Search Images Maps Play YouTube News Gmail Drive More »
Sign in
Screen reader users: click this link for accessible mode. Accessible mode has the same essential features but works better with your reader.

Patents

  1. Advanced Patent Search
Publication numberUS5486265 A
Publication typeGrant
Application numberUS 08/383,737
Publication dateJan 23, 1996
Filing dateFeb 6, 1995
Priority dateFeb 6, 1995
Fee statusPaid
Also published asDE69607940D1, EP0808230A1, EP0808230B1, WO1996024466A1
Publication number08383737, 383737, US 5486265 A, US 5486265A, US-A-5486265, US5486265 A, US5486265A
InventorsIsidore Salugsugan
Original AssigneeAdvanced Micro Devices, Inc.
Export CitationBiBTeX, EndNote, RefMan
External Links: USPTO, USPTO Assignment, Espacenet
Chemical-mechanical polishing of thin materials using a pulse polishing technique
US 5486265 A
Abstract
Uniform chemical-mechanical planarization is achieved at a high material removal rate by pulsing the pressure applied to the wafer undergoing planarization between an initial optimum pressure and a reduced second pressure, preferably about 0 psi.
Images(2)
Previous page
Next page
Claims(16)
I claim:
1. A method of manufacturing a semiconductor device wherein a surface on a wafer is planarized, comprising:
placing the wafer to be planarized on a polishing pad;
applying a polishing slurry to the polishing pad;
chemical-mechanical polishing the surface to effect planarization while applying a first pressure to the wafer; and
intermittently reducing the first pressure to a second pressure a plurality of times during chemical-mechanical polishing to reduce starvation.
2. The method according to claim 1, wherein the first pressure is about 6 to about 9 psi, and the second pressure is less than about 2 psi.
3. The method according to claim 2, wherein the second pressure is less than about 1 psi.
4. The method according to claim 3, wherein the second pressure is about 0 psi.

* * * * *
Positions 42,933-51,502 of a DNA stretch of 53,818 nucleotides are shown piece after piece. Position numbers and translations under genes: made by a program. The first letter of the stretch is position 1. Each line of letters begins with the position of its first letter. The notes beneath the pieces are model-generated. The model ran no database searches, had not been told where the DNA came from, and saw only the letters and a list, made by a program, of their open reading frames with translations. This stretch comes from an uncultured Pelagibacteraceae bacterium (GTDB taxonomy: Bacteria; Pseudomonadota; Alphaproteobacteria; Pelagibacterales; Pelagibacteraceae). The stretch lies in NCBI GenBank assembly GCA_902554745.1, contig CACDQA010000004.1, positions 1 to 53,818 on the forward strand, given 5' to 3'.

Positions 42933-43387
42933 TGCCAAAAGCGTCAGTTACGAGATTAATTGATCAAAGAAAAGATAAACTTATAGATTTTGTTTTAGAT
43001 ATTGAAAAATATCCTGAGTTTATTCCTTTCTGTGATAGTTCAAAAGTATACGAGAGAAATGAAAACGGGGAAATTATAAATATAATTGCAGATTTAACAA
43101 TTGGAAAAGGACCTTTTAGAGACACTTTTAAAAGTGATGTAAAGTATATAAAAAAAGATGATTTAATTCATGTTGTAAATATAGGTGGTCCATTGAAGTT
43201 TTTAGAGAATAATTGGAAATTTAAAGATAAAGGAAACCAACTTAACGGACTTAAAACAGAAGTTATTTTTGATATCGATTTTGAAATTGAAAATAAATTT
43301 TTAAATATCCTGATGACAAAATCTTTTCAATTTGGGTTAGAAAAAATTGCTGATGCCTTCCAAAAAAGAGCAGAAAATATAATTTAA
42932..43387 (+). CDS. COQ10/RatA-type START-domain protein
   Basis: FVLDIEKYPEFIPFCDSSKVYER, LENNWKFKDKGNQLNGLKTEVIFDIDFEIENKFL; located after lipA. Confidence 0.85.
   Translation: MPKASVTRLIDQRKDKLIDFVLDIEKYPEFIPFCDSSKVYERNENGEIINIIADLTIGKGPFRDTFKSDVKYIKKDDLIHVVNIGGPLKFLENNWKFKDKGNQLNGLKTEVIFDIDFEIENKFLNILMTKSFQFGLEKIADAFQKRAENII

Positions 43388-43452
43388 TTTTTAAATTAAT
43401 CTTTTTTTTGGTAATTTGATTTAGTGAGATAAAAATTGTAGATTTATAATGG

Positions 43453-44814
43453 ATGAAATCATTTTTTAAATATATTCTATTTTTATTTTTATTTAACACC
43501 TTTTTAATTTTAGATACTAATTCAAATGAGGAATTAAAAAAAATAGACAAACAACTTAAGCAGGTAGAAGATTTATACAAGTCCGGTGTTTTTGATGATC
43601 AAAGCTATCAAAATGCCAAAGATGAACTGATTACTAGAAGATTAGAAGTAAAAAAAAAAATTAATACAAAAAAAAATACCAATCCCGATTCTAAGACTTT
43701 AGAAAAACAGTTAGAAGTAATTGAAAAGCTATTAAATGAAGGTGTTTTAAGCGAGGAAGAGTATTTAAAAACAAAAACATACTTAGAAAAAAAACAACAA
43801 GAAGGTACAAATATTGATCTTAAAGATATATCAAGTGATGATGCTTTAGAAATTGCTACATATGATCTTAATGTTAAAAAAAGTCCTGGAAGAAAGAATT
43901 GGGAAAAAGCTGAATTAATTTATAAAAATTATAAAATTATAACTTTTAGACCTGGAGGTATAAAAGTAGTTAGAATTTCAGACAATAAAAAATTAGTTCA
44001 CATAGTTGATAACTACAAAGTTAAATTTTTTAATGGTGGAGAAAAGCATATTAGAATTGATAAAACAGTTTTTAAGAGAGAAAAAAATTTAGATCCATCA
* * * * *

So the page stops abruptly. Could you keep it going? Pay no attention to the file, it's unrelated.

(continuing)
5. The method according to claim 1, wherein the surface of the wafer comprises an insulating material.
6. The method according to claim 5, wherein the insulating material is selected from the group consisting of an oxide, nitride, and mixtures thereof.
7. The method according to claim 6, wherein the insulating material is TEOS.
8. The method according to claim 6, wherein the insulating material is silicon dioxide.
9. The method according to claim 1, wherein the surface of the wafer comprises a material selected from the group consisting of an oxide, nitride, polysilicon, single crystalline silicon, amorphous silicon, and mixtures thereof.
10. The method according to claim 1, wherein the substrate comprises silicon.
11. The method according to claim 1, wherein the first pressure is intermittently reduced to the second pressure about every 1 to 15 seconds during chemical-mechanical polishing.
12. The method according to claim 11, wherein the first pressure is intermittently reduced to the second pressure about every 1 to 10 seconds.
13. The method according to claim 12, wherein the first pressure is intermittently reduced to the second pressure about every 1 to 5 seconds.
14. The method according to claim 13, wherein the first pressure is intermittently reduced to the second pressure about every 1 to 3 seconds.
15. The method according to claim 1, wherein the polishing pad comprises a fibrous polymer.
16. The method according to claim 4, wherein the slurry comprises potassium hydroxide and particular silica.
Description
TECHNICAL FIELD

The present invention relates a chemical-mechanical polishing method to effect a high removal rate of material and uniform planarization of a surface on a wafer during the manufacture of a semiconductor device. The invention has particularly application in rapidly planarizing thin films of dielectric material.